"No," Morton says. "Just no. It was a completely unprofessional outing. It was embarrassing. You can't pitch like that. You can't say, 'Oh, I only gave up one hit.' That's not how it works."
He stops, cocks his head as if to think about it and says, "The stuff was there, though. The stuff was good."
At the time, though, humor was not welcome. Hinch knows, because he tried.
"It's going to be such a crazy headline," Hinch told him that night. "Morton Fires One-Hitter."
How did that go over?
"Not well," Hinch says. "He wanted no part of it. Charlie is the only pitcher in my managerial career who has apologized when he's had a bad day. That's just his way of showing vulnerability and true responsibility for his job. I've been around a lot of players -- great players, marginal players, rookies. He's on a short list: every single teammate roots for him."
BEFORE THE 2017 ALCS against the Yankees, Astros pitching coach Brent Strom requisitioned a scouting report on the Yankees' hitters from Perry Husband, a freelance consultant who lives in Southern California. Husband, 56, is a former minor league infielder with a career OPS of .552 whose life's work, a pitching theory called Effective Velocity that he describes as "liquid analytics," has often veered toward obsession. Minutes after accepting Strom's assignment, Husband buried himself in videos of the Yankees, with special concentration on their matchups with Houston. His goal was to inform Strom on the best way to inflict EV on the likes of Aaron Judge and Didi Gregorius, but he kept getting distracted. No matter who or what he was looking at, he kept seeing Morton.
Husband told Strom, "You've got a superstar here if he could figure it out."
"Well, OK then," Strom said. "Work me up a scouting report on Charlie, too."
It's worth taking a moment to explain the underground world of the self-proclaimed baseball gurus. The analytics revolution birthed a subculture of intelligent, earnest, passionate thinkers who believe they have a philosophy, a statistical formula or a training method that will shake the game to its core -- if only enough influential people open their minds wide enough to implement it. And, not surprisingly, these core-shaking ideas birthed a sub-subculture of their own: people who vehemently dispute the value of the ideas that aren't their own. Effective Velocity -- it's patented -- is a many-tentacled beast, but it begins with the idea that hitters have to make up their minds to swing within the first 20 feet of every pitch. If all pitches are thrown out of the same tunnel for those 20 feet, the hitter can't discern pitch type in time to swing. Husband uses a football analogy. If a defensive back is asked to cover two receivers and they run routes 10 yards apart, the defender can split the difference and conceivably cover both. If the routes are run 30 yards apart, the sole defender must pick one or the other. Those two receivers, 30 yards apart, are the equivalent of Morton's 96 mph fastball on the hands and his 80 mph curveball off the outside corner. A hitter simply can't "cover" both pitches in the time he has to make up his mind, so he must pick one. Effective Velocity is disputed within analytic circles for its lack of foundational research and Husband, not surprisingly, disputes that, which puts us into a whole Russian nesting doll exercise that doesn't serve anybody's purpose. (Especially but not limited to you, reading this.)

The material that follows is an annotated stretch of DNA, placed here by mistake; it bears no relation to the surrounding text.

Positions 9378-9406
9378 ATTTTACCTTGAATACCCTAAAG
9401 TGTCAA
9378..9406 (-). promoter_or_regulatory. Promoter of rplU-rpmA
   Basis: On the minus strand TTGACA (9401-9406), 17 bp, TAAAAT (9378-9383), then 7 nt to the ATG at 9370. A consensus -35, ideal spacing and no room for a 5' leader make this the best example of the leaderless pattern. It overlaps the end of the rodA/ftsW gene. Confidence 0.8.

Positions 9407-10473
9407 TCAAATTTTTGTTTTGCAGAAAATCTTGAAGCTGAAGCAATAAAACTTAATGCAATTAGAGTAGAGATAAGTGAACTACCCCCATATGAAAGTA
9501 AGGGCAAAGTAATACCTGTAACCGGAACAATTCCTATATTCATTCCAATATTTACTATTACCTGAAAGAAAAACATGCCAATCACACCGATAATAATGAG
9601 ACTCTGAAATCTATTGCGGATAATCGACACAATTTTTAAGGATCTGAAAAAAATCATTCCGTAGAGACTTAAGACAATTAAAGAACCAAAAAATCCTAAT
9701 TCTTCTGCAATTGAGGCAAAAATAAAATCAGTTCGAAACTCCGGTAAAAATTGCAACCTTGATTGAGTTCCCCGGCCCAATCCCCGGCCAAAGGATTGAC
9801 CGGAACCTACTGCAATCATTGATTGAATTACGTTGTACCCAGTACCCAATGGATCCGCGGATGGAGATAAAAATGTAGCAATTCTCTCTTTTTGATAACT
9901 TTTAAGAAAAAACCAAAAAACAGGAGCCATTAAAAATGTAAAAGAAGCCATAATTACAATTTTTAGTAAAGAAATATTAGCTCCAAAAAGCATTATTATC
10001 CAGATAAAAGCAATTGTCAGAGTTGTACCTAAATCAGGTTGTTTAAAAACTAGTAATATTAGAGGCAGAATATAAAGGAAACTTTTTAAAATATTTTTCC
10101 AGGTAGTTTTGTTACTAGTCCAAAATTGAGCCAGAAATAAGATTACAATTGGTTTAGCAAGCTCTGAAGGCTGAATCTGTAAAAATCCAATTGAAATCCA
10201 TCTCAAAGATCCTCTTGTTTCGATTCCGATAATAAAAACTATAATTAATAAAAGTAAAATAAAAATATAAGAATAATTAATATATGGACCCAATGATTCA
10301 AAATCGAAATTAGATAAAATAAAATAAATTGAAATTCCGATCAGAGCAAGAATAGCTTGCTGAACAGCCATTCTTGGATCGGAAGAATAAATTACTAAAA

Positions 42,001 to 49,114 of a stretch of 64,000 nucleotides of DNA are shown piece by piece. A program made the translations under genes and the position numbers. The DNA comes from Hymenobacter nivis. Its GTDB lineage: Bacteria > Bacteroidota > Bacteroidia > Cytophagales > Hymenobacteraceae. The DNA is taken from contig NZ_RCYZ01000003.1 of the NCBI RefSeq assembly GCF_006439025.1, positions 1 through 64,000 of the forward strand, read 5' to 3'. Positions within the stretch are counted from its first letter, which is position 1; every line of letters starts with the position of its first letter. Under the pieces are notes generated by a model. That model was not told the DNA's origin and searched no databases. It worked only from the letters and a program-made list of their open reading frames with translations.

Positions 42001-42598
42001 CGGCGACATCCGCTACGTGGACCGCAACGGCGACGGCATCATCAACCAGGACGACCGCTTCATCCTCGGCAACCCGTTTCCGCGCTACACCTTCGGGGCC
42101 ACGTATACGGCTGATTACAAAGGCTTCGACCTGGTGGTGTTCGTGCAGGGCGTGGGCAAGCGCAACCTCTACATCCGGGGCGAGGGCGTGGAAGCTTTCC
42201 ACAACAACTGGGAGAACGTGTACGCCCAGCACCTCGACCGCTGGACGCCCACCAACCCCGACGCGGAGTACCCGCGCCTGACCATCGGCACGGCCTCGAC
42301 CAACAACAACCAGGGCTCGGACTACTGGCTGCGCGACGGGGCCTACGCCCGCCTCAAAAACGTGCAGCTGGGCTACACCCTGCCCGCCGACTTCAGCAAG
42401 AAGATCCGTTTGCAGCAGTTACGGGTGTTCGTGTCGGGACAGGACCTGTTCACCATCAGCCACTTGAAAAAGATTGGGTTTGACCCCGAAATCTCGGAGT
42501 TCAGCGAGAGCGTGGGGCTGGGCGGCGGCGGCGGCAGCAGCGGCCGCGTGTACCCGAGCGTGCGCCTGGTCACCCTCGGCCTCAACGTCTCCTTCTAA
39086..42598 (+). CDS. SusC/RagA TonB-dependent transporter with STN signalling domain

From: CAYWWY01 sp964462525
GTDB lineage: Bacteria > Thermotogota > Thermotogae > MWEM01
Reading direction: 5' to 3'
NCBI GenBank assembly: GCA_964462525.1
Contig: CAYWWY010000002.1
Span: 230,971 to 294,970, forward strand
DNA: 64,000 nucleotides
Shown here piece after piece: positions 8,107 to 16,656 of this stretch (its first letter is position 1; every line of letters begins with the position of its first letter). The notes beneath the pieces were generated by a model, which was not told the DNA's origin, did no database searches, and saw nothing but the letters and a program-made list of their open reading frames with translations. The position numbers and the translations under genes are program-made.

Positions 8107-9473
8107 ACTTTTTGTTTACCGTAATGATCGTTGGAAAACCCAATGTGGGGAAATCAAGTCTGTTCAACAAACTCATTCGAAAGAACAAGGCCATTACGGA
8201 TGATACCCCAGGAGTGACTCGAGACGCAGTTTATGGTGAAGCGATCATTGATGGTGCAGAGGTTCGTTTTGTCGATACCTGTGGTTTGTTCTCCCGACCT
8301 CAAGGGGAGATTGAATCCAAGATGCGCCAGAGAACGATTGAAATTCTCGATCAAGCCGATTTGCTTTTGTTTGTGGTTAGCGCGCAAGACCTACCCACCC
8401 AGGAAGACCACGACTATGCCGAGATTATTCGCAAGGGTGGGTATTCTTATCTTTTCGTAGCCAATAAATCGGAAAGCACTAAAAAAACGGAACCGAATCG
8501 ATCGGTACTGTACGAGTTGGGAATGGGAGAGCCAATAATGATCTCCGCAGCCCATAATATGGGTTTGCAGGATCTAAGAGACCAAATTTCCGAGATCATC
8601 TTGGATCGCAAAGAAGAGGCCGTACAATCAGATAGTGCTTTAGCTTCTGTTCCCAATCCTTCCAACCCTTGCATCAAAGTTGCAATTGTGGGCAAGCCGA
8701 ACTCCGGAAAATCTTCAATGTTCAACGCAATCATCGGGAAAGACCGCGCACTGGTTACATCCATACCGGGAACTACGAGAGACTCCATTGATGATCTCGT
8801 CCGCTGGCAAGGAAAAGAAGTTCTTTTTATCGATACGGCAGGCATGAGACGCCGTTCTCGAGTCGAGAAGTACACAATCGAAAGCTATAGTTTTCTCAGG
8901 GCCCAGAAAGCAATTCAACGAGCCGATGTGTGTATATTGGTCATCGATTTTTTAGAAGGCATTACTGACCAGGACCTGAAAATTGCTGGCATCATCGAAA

For the purposes of assessing the arc of Morton's career, though, and Husband's backstage impact on the Astros, Strom's opinion matters. "I think Perry's brilliant," he says, "and I think over the past few years his stuff -- especially on tunneling -- has been hijacked without him getting the credit he deserves. We have an exceptional front office, but Perry's stuff is a real now-now type of thing for me. Analytics can tell you what has happened, but Perry's work is predictive. I can't come close to understanding all of his concepts, but as a young pitching coach, I was always fascinated by a guy throwing 98 and getting his ass kicked while another guy throws 88 and punches everybody out. I couldn't figure out why. Perry knows why."